Jack, good, sweet, protective big brother Jack. He fully encapsulated the big brother role; he was a hero, a friend, and a protector, just like older siblings tend to be (I should know, being the youngest of two sisters, this is how they are). He might not have understood Kelly, or her feelings, all the time, but that didn’t stop him from being right there in her corner. He was calm and collected in almost every apocalypse scenario (which is probably the polar opposite of how I would’ve handled cannibalistic children or alien invasions). He was the glue that held the trio together and for that I will always be a little bit “Team Jack”.
When I read the above review, I was touched. I felt I'd achieve my task of creating this older brother. Jack Minnow acts like a big brother to other players in the book. He befriend Reis Anderson the third main character, and took this troubled teen under his wing at fifteen. In the game, Jack meets a 16 year old boy and immediately takes him under his wing too.
Extract from "Welcome to the Apocalypse"
A static voice came over the radio. Different to the first voice, this one sounded frightened.
"…anyone out there? Hello. Come in…"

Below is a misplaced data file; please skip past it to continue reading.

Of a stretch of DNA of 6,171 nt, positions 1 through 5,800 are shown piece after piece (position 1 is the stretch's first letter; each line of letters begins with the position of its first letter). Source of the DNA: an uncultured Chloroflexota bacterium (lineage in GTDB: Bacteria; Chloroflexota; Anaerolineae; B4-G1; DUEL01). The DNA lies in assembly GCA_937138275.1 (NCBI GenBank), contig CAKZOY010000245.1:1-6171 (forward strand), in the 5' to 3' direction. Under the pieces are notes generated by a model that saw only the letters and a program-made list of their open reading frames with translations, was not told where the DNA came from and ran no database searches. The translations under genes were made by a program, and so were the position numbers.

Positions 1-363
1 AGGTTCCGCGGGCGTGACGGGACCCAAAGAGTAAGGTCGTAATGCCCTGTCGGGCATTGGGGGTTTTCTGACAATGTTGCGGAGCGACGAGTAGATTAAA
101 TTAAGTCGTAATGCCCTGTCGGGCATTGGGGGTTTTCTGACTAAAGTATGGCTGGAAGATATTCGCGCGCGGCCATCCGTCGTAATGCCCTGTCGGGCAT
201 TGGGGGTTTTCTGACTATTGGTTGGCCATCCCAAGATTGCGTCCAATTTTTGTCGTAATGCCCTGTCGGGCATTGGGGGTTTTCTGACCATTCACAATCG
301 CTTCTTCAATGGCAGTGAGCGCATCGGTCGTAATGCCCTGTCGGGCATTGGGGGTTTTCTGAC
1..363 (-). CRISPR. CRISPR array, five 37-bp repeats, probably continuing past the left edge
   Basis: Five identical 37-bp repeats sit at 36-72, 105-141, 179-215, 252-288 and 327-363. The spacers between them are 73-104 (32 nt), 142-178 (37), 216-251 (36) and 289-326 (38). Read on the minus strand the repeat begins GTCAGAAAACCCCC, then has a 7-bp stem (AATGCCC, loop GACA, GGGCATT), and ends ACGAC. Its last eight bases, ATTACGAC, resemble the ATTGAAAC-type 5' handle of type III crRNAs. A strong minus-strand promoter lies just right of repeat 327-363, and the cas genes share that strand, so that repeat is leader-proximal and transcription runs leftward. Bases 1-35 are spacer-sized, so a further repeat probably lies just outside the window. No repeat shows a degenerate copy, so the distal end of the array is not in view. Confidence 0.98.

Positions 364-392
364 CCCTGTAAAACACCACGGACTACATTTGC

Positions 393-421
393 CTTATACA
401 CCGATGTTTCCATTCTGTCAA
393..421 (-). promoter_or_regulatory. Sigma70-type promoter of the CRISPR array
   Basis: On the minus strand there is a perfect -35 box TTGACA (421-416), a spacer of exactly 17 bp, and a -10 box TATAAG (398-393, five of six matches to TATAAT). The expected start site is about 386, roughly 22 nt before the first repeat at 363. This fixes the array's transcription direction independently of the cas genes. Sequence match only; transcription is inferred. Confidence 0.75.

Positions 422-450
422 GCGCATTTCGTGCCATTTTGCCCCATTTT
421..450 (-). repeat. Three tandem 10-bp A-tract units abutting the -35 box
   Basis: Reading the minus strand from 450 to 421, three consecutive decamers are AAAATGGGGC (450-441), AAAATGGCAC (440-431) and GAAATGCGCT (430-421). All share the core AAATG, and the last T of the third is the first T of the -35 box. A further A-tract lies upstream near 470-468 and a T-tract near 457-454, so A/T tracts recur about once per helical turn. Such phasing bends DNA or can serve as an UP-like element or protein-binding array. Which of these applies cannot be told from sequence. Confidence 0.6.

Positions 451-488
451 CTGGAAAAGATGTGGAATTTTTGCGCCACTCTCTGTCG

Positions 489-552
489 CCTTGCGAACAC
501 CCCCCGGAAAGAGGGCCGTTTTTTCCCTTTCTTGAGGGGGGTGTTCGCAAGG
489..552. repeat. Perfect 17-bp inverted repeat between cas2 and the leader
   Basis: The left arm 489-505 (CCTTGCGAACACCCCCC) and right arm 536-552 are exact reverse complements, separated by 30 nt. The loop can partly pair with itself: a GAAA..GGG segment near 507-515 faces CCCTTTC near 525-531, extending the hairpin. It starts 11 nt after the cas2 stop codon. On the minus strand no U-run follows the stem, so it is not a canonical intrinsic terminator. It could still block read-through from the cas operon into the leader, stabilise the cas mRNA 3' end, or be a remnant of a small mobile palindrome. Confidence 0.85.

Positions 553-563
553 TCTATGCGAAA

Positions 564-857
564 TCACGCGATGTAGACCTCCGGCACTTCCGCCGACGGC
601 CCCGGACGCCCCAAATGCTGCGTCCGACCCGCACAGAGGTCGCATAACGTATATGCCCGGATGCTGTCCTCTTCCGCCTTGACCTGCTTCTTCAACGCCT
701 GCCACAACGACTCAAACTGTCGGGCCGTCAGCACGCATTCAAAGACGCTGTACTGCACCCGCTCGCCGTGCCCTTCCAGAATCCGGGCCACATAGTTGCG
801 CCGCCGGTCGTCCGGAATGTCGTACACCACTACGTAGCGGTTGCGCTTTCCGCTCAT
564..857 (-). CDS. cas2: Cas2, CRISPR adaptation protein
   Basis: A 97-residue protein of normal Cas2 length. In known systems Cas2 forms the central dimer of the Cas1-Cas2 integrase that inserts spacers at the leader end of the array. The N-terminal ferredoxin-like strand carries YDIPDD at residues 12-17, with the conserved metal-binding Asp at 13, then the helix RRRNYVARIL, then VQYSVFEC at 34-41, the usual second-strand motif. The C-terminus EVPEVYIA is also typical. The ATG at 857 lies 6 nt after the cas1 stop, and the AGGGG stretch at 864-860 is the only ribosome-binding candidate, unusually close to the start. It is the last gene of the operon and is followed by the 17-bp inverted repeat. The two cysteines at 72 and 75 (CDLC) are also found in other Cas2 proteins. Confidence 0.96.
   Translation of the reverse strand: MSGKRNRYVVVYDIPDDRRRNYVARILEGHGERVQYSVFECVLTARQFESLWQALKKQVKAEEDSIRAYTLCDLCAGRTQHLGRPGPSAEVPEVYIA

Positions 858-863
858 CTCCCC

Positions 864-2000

The blood drained from Jack's head as he recognized the voice.
"…if you can hear me, my name is Douglas Smith and I'm under attack."
"Douglas. This is Jack Minnow. Where are you?"
Static. Silence. More static.
At last, the voice said, "I'm inside the cinema. Jack, they're outside. What do I do?"
"Hang on." He pulled off the backpack and took out his map. Attractions were usually featured on maps and he located the cinema on Roper Road. "Douglas, stay where you are. I'm on my way."
Kelly gripped his arm. "You just said we should stick together."
Save the kid or save the woman, he thought. How did superheroes deal with these tough choices?
Jack had met Douglas at the hotel the operators had taken him to during the biochemical disaster apocalypse. They'd ended up sharing a limousine and Jack had immediately taken Douglas under his wing. They'd sat in the hotel lobby eating pizzas and playing cards. Douglas had told Jack his theories. Broken computer. Broken pods. Training exercise. Military game. Terrorist attack. The kid had an active imagination, which was in stark contrast to everything the older generation kept predicting about kids who played video games.
"I have to get him," Jack said. "Reis, take Kelly to the armory and take charge of the small-scale explosive attack."
"What small-scale attack?" he asked.
Jack suspected Reis might be pulling his leg, but his friend was usually too literal to involve himself in pranks, so Jack had to suspect that Reis was suffering from shell shock, even though he told himself it was more likely cyber sickness. Gamers got it from playing in 3D for too long. He must have it, too, he realized, because he couldn't keep his thoughts under control. They were flying all over the place.
"General Yulrich will fill you in when you get to the armory," Jack said. "I'm going to get Douglas. He shouldn't be here."
Then he took off out the door and down the street before anyone could remind him that none of them should be here.